/Libraries are lifesavers

Libraries are lifesavers

by Thomas Smith

Having fun isn’t hard, when you’ve got a library card.

I love libraries. Ever since I was a kid, libraries have been a happy and welcoming space.

Every time I enter, I know that I will be leaving the library with an exciting book or movie that will being me on a grand adventure.

Libraries are attestments of modernity by offering their services free to the public. Central community learning spaces are vital for the betterment of ourselves and for our future generations. Paywalls hinder growth.

For those not in-the-know, Haliburton County Public Libraries (HCPL) do a lot more than just loan books and movies.

To begin gardening, HCPL offers seed libraries in Dysart, Minden Hills, Stanhope, and Wilberforce. If you have ever had the itch to grow your own food or flowers, the library offers seeds that have been donated by the public for anyone to take. This is the perfect chance for people to see what varieties of plant species can be grown in the county. Knowledge is passed from generation to generation within our own communities through providing seeds with information regarding the names of the plant, cultivars, townships the plant was grown in, and how many years the plant has been growing in the area. This information and ease of access to gardening provides happiness and enrichment with a higher chance of successfully growing plants in an area that has harsh growing conditions.

While working or playing video games, I indulge myself with an audiobook using the Libby app from the library. As an alternative to traditional reading or listening to music, I can easily and happily digest an audiobook in less time than traditional reading.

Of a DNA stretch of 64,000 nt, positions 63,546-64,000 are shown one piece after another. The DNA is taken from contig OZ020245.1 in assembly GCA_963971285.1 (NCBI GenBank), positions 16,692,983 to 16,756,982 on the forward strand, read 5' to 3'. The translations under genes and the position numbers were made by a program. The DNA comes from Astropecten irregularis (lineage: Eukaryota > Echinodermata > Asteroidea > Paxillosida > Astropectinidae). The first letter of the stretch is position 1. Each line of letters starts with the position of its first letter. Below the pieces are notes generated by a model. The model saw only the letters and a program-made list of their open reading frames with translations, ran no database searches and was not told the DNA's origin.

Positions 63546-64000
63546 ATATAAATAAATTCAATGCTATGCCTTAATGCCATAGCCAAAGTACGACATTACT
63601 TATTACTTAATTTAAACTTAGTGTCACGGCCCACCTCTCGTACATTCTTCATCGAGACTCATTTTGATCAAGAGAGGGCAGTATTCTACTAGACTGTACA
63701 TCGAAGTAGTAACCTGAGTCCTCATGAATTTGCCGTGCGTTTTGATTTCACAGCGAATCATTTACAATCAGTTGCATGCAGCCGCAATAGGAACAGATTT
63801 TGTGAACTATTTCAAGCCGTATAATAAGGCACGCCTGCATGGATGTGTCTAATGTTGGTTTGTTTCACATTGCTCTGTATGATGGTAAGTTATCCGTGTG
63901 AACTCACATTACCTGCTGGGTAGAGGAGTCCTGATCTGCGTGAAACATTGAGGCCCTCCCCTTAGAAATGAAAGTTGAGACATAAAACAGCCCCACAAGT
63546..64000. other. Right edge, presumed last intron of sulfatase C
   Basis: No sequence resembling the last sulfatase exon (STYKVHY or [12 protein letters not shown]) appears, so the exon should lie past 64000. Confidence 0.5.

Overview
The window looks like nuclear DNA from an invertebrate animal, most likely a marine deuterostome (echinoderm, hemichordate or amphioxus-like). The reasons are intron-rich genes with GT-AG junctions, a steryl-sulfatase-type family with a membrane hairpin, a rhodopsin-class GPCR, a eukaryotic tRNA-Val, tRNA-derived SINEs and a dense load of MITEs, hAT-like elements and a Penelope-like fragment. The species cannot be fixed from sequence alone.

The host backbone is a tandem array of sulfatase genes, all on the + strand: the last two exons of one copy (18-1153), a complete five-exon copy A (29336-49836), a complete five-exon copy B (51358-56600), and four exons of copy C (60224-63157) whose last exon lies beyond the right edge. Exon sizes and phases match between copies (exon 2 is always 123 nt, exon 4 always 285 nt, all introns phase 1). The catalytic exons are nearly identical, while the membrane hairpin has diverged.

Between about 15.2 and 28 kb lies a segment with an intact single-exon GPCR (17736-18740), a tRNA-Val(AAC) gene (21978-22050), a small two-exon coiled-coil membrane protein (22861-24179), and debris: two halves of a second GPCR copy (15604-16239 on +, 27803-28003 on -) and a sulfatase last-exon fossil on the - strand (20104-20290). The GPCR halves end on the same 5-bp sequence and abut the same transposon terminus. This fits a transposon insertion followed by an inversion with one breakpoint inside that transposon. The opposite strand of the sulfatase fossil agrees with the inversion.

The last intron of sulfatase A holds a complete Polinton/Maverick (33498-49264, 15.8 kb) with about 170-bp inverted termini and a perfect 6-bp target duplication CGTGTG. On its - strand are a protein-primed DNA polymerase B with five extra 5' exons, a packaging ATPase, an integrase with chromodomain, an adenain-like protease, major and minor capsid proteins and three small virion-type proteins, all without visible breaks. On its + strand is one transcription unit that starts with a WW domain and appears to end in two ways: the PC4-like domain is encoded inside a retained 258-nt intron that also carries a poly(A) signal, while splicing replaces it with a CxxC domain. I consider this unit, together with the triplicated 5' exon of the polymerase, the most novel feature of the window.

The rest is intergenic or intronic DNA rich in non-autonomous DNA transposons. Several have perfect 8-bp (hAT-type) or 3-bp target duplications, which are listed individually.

Printing, copying, and scanning services at libraries have been vital for me throughout my life for signing forms, applying to jobs, and crafting. With quality printers and a steady supply of ink costing hundreds of dollars, it is not a smart financial decision to purchase a printer and pay for its upkeep. With printers forcing customers to purchase proprietary ink refills, libraries offer a lifesaving service for those that do not have the ability to print things such as job agreements, leases, benefits, and other important applications.

This March Break, there are a plethora of events for kids to do at the local libraries. On Mar. 13th at the Stanhope branch, Wild about Wildflowers and Herbs offers youth in the community to learn about starting seeds and how to care for seedlings. An Author Read-a-Loud event is taking place on Mar. 15th at the Dysart branch. This event offers readings from Daniela Ferante and Dina Russo-De Cotiis, authors and educators from Little Light Books. Even an If You Give a Mouse a Cookie Party happening on Saturday Mar 16 sounds like an awesome time for kids and cookie lovers alike. Although the event listing says families and kids ages 0-8 are welcome, maybe you’ll catch me sneaking in for a sweet treat.

Andrea Brown, CEO and chief librarian says that the services that libraries offer can’t be quantified. The decision to cut costs at the Dorset branch of HCPL is sickening. As Danielsen says, each other municipality gets 48 to 60 hours of library service. Algonquin Highlands gets only 12. If it was between continuing operating ambulance services in the county or cutting library costs, I can certainly understand why the decision is made in favor of the ambulance services. However, the purpose of the HCPL should not be understated.

From room rentals, to Indigenous Resources, to simply offering a safe, warm, and quiet space for people looking to take a breather, HCPL offers resources that purely help our community. I ask that anyone that reads this editorial to please go out and visit your community’s local library this week. Show them the love and support that they deserve. Take out the book you’ve been meaning to read, rent a movie, or simply visit and inquire about events and services the library offers. Trust me when I say that at the library has something there for everyone.